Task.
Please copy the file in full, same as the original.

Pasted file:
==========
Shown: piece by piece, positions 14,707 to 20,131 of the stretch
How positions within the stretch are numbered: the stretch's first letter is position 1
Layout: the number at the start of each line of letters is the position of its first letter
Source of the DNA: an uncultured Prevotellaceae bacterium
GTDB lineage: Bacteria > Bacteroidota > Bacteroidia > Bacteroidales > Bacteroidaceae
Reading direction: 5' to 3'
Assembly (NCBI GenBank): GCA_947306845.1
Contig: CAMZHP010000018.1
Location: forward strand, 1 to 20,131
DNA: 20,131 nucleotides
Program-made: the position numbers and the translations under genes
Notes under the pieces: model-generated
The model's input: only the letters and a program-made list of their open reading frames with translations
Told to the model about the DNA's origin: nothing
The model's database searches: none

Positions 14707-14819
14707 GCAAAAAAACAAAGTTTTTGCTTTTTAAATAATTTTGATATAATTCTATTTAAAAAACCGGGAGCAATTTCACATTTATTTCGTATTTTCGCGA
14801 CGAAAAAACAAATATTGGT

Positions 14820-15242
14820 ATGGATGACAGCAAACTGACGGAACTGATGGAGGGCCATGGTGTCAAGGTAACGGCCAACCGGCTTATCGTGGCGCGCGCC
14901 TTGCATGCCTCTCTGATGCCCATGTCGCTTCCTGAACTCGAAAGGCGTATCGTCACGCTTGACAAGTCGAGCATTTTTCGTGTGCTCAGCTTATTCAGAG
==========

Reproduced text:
Shown: piece by piece, positions 14,707 to 20,131 of the stretch
How positions within the stretch are numbered: the stretch's first letter is position 1
Layout: the number at the start of each line of letters is the position of its first letter
Source of the DNA: an uncultured Prevotellaceae bacterium
GTDB lineage: Bacteria > Bacteroidota > Bacteroidia > Bacteroidales > Bacteroidaceae
Reading direction: 5' to 3'
Assembly (NCBI GenBank): GCA_947306845.1
Contig: CAMZHP010000018.1
Location: forward strand, 1 to 20,131
DNA: 20,131 nucleotides
Program-made: the position numbers and the translations under genes
Notes under the pieces: model-generated
The model's input: only the letters and a program-made list of their open reading frames with translations
Told to the model about the DNA's origin: nothing
The model's database searches: none

Positions 14707-14819
14707 GCAAAAAAACAAAGTTTTTGCTTTTTAAATAATTTTGATATAATTCTATTTAAAAAACCGGGAGCAATTTCACATTTATTTCGTATTTTCGCGA
14801 CGAAAAAACAAATATTGGT

Positions 14820-15242
14820 ATGGATGACAGCAAACTGACGGAACTGATGGAGGGCCATGGTGTCAAGGTAACGGCCAACCGGCTTATCGTGGCGCGCGCC
14901 TTGCATGCCTCTCTGATGCCCATGTCGCTTCCTGAACTCGAAAGGCGTATCGTCACGCTTGACAAGTCGAGCATTTTTCGTGTGCTCAGCTTATTCAGAG